MM: Is this the first time that you’ve collaborated with your family?

JA: John and I have collaborated a lot before. In fact, we first performed together at TPM in the backspace together, Quartet by Eugene Stickland. That was about nineteen years ago. Since then, we’ve done a lot of collaborations. Mostly, John composes for them, and I’m either choreographing or dancing, so this is new for us, to collaborate as a family. I’ve worked with Jenny before as a teacher, choreographing a piece for her dance class or something like that, but never with her as a fellow artist. We’re really including her artistic point of view on this.

MM: I’m really getting the impression that Jenny is an equal partner in the creative process.

JA: Exactly.

MM: Is this something that you’re focusing for a younger audience or do you feel like this is a piece for everyone?

JA: My hope is that it won’t exclude anyone. So the kids that come will have an “in” to what’s going on, but also that the adults don’t feel like they’re watching Barney the Dinosaur. I hope that it speaks on different levels. The three of us are together on different levels. We have a 10 year old, and we have–I won’t say how old (she laughs)–so between all of our different points of view, we hope to be pretty inclusive.

Julia Aplin, Jenny Aplin & John Gzowski photo by Yulia Kovaleva

Julia Aplin, Jenny Aplin & John Gzowski photo by Yulia Kovaleva

MM: Do you think you’ll collaborate with your family again?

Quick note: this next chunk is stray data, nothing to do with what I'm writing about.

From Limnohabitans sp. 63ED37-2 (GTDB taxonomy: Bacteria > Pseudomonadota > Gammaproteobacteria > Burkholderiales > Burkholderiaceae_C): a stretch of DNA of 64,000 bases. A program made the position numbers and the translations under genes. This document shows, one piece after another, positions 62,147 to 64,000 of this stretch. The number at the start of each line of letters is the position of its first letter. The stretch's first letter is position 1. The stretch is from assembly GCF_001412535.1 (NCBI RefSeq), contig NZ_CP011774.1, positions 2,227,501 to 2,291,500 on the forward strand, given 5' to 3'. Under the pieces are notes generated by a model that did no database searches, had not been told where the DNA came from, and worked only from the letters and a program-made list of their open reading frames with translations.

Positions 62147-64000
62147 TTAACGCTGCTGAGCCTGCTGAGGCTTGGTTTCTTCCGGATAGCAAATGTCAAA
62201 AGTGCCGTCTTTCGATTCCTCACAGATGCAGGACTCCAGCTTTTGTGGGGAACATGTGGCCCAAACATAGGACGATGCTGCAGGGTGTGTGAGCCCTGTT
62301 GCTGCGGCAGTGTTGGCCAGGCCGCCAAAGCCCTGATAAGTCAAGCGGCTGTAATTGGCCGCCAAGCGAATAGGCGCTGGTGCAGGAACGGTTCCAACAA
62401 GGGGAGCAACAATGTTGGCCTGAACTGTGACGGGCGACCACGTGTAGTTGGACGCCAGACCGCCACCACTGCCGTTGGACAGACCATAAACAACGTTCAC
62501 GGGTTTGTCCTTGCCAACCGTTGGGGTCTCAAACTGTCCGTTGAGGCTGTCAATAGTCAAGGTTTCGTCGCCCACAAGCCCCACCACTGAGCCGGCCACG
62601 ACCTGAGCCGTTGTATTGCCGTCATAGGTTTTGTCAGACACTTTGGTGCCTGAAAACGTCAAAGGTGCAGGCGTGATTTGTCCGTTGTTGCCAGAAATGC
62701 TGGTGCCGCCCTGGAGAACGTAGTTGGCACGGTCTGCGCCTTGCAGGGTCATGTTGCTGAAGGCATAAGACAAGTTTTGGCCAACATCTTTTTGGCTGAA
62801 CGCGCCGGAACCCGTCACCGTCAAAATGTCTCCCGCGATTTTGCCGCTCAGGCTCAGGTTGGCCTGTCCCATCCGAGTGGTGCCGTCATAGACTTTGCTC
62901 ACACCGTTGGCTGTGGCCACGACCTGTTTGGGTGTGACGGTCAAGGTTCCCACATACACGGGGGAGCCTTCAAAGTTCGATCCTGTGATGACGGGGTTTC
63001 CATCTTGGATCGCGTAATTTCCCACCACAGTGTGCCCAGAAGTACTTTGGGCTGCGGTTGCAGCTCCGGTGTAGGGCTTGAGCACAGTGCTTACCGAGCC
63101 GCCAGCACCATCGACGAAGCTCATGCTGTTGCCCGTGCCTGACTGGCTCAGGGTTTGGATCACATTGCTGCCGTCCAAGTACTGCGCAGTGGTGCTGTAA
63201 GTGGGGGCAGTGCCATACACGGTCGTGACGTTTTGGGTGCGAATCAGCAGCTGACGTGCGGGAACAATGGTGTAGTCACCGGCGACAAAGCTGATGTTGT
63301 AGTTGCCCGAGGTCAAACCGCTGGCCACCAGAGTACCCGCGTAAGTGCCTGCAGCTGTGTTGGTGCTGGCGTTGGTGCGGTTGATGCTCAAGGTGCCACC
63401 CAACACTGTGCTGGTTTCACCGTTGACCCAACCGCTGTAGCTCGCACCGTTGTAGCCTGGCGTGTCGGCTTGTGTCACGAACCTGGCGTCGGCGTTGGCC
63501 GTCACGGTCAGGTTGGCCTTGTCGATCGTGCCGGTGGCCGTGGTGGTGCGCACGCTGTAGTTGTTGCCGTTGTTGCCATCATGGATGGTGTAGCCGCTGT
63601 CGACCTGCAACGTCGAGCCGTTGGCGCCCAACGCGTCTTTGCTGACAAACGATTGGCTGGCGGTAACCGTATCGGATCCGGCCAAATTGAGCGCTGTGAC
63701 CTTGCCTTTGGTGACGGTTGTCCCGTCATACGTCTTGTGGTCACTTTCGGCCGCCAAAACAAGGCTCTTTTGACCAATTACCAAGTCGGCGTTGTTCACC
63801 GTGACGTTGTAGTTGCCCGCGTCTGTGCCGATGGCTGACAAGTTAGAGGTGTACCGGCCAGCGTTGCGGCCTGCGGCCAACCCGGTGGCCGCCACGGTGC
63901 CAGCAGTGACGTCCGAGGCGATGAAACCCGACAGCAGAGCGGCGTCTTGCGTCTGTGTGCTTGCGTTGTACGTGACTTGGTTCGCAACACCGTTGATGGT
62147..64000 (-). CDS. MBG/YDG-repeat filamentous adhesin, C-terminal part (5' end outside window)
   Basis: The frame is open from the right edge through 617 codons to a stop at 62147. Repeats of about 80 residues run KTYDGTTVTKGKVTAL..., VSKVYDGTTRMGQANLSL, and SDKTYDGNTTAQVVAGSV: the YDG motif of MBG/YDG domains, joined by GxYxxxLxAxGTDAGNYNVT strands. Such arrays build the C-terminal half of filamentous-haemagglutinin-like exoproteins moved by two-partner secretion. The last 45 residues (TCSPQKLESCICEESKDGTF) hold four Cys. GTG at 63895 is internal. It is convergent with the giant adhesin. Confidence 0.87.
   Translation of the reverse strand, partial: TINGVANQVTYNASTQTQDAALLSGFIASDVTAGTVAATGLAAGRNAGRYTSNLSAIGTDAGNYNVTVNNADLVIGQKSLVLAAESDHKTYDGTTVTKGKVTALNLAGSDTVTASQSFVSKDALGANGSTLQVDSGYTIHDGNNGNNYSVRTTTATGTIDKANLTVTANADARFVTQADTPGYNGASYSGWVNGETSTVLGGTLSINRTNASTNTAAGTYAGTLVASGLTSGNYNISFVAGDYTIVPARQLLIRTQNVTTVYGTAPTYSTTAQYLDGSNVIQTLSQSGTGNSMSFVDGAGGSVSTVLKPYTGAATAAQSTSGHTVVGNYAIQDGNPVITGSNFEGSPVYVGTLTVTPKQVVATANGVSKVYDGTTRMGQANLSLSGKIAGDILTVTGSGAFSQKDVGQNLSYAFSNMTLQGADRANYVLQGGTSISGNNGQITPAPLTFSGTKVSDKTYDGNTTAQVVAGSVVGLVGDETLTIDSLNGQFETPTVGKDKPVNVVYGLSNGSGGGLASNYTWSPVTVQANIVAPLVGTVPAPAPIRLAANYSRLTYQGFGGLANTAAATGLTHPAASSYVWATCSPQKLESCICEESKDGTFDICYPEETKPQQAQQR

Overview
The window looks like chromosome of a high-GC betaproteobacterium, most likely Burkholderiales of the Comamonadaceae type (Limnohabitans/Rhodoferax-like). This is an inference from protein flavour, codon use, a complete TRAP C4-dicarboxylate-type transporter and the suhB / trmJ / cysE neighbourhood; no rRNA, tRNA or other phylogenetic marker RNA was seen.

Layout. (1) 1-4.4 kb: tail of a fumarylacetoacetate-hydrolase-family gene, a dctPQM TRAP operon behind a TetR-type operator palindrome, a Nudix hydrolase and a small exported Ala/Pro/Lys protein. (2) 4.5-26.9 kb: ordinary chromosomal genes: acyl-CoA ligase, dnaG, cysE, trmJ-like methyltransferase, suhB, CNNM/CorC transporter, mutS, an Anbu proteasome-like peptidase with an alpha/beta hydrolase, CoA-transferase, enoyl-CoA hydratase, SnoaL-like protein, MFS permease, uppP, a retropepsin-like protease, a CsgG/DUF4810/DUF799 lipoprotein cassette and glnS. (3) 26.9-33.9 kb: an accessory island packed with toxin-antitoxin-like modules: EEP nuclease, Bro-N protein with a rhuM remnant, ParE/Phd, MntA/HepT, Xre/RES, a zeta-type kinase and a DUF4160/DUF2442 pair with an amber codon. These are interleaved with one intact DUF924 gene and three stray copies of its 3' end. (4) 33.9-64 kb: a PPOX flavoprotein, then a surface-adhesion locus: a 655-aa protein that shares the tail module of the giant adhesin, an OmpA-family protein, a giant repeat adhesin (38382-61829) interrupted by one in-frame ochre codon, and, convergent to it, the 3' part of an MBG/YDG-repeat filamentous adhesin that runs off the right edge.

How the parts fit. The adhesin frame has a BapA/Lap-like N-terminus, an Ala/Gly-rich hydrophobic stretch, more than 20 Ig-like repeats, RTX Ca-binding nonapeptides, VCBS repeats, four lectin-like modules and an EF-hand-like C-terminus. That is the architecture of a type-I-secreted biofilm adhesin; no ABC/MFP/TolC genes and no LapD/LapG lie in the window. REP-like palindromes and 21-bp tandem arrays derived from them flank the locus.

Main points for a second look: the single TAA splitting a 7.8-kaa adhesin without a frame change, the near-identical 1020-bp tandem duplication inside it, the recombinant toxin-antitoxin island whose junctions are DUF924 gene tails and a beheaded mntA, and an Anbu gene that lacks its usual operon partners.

JA: That might be a question to ask me in a week or two! (she laughs) I’m sure we will. We won’t be able to help ourselves.

MM: Where does the title The Hum come from?

JA: Have you ever read The Bone series? It’s an awesome set of graphic novels by Jeff Smith. We read the first one and kept going and it became this obsession in our family. There are characters in there who talk about The Hum Hum and there’s this one character named Thorn who does this (places two fingers to her forehead) and she can feel all kinds of things. We’d go walking in the forest and do it too, and when we heard the word, it clicked that it was a word for everything we were already feeling, and then The Hum became a catch word for something that we already knew.

We know something in our bodies. Our bodies come from this earth and we’ve been here in this form for 10,000 years. But if you keep going back through evolution, back to when your mom’s mom was a fish, that’s where we’re from. If you really go deep, you can hear that, and that’s The Hum. In our modern world, we don’t really listen to it, but now science is showing us that ‘oh this is actually, really true’. We really are from stardust, we really are connected to the earth, and the scientific principles are coming forward and people now are like, “ohhhh”. Maybe we should have known this all along.

(At this point, director Jacquie PA Thomas, artistic director of Theatre Gargantua, who are co-producing The Hum as part of the SideStream Cycle joins us, and she adds this to the conversation):